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Lava Thomas, Mugshot Portraits: Women of the Montgomery Bus Boycott, Alberta J. James, 2018, graphite and conté pencil on paper, 48 1⁄4 × 34 1⁄2".

Lava Thomas

Rena Bransten Gallery

Lava Thomas, Mugshot Portraits: Women of the Montgomery Bus Boycott, Alberta J. James, 2018, graphite and conté pencil on paper, 48 1⁄4 × 34 1⁄2".

As is well known, the Montgomery, Alabama, bus boycott began on December 5, 1955, four days after Rosa Parks refused to give up her seat to a white passenger in a premeditated act of civil disobedience. The boycott lasted more than a year, until a federal court’s mandate that the state’s bus system be desegregated. Although celebrated as an icon of the movement, Parks was hardly the only African American woman to become a leader in the struggle against segregation, racial discrimination, and the injustices of Jim Crow. In spite of the focus on male leadership in sanctioned histories, women of all ages played a tremendous role in the postwar civil rights movement.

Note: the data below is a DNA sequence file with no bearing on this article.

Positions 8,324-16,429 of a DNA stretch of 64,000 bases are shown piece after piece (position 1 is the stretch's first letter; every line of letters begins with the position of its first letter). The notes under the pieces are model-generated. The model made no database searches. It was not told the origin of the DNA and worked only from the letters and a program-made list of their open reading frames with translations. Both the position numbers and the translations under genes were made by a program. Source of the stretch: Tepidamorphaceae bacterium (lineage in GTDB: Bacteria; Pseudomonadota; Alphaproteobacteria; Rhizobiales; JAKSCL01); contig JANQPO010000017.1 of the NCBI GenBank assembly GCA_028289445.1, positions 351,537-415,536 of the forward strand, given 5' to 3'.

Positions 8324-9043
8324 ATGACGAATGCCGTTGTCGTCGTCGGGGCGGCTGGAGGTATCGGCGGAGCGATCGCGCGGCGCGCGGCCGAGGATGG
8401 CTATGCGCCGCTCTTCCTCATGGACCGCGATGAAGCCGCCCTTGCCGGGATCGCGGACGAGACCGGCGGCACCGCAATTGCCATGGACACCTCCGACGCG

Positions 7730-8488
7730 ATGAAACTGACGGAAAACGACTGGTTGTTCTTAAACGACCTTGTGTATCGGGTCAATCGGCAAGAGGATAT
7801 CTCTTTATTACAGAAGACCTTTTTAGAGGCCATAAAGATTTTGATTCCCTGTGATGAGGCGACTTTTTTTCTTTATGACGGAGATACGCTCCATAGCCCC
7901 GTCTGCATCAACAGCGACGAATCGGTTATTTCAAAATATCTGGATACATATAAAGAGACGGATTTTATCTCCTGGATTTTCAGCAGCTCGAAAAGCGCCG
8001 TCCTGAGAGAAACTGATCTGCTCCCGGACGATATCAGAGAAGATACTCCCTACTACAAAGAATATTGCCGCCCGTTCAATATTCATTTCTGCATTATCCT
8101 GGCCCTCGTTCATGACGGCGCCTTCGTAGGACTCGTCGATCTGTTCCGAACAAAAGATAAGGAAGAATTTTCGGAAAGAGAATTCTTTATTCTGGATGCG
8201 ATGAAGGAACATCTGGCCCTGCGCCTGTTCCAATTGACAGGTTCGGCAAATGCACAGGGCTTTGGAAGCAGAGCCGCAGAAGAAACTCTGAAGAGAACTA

Based on the mug shots of a dozen women who led the Montgomery bus boycott alongside celebrated leaders such as Martin Luther King Jr. and Ralph Abernathy, Lava Thomas’s series of larger-than-life portraits, exquisitely

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